Configuring LDAP with Active Directory
This topic describes the steps that you must perform to use Microsoft Active Directory. Active Directory does not allow anonymous connections. Consequently, you must define a default LDAP user name and password so that LDAP session credentials can be refreshed. (See Configuring the Authentication Server to refresh LDAP session credentials for more information about setting up a default user.)
The status of a user account is controlled by the
userAccountControl attribute, which indicates whether the account is locked or disabled. The following user validation filter can be used with Active Directory deployments. It ensures that the user account is not disabled or locked.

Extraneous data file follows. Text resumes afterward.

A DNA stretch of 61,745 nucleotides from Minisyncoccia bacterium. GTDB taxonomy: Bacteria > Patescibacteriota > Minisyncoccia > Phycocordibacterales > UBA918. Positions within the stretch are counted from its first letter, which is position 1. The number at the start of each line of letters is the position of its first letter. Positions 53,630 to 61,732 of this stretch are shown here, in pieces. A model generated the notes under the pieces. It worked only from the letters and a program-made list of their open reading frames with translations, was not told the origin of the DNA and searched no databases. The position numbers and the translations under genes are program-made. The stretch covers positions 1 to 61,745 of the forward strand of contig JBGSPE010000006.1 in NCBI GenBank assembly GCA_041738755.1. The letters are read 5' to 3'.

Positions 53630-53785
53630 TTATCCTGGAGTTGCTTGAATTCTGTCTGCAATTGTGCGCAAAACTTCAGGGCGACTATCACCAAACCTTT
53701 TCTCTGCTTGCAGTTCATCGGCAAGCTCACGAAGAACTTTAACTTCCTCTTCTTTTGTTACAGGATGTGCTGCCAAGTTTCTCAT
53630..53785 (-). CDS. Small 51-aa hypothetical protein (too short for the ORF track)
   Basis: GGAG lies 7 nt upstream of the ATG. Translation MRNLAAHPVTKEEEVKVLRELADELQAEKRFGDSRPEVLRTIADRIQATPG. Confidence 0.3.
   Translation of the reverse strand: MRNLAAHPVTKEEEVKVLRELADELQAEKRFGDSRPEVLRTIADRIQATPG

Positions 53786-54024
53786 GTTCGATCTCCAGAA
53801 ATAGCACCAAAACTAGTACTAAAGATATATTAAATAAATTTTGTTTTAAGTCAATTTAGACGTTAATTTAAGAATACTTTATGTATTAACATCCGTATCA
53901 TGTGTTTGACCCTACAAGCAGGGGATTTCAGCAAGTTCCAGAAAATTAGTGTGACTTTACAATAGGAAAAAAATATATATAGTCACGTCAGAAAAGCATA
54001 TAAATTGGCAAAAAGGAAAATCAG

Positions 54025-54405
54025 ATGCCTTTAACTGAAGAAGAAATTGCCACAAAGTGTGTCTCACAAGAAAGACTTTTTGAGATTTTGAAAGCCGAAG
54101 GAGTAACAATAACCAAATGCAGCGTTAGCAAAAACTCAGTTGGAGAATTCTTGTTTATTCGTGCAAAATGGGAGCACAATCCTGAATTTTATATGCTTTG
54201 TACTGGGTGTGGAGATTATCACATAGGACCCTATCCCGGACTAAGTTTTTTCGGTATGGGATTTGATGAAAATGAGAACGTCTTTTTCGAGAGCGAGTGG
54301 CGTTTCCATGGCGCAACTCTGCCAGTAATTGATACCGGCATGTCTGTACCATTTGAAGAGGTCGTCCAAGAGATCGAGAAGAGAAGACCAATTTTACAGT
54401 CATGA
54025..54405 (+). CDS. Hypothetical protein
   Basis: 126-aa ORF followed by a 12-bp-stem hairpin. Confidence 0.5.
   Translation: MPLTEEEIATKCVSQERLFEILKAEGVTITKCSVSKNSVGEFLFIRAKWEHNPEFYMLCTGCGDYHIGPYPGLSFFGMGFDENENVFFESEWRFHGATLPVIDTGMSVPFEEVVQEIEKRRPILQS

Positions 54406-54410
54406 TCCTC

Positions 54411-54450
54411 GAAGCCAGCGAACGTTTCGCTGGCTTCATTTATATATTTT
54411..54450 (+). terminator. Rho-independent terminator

(&(userAccountControl:1.2.840.113522.214.171.1243:=512) (!(userAccountControl:1.2.840.1135126.96.36.1993:=2)) (!(userAccountControl:1.2.840.1135188.8.131.523:=16)))
By default, Authentication Service of the Active Directory does not support TLS connections. To enable them, you must install an X.509 certificate that can be used for authenticating the LDAP server. Because Active Directory requires the server certificate to contain the fully-qualified domain name (FQDN) of the server in its common name or in one of its alternative names, BMC recommends you always enable FQDN checking on the Authentication Service. To enable FQDN checking, use the following
set Ldap IsHostValidationEnabled true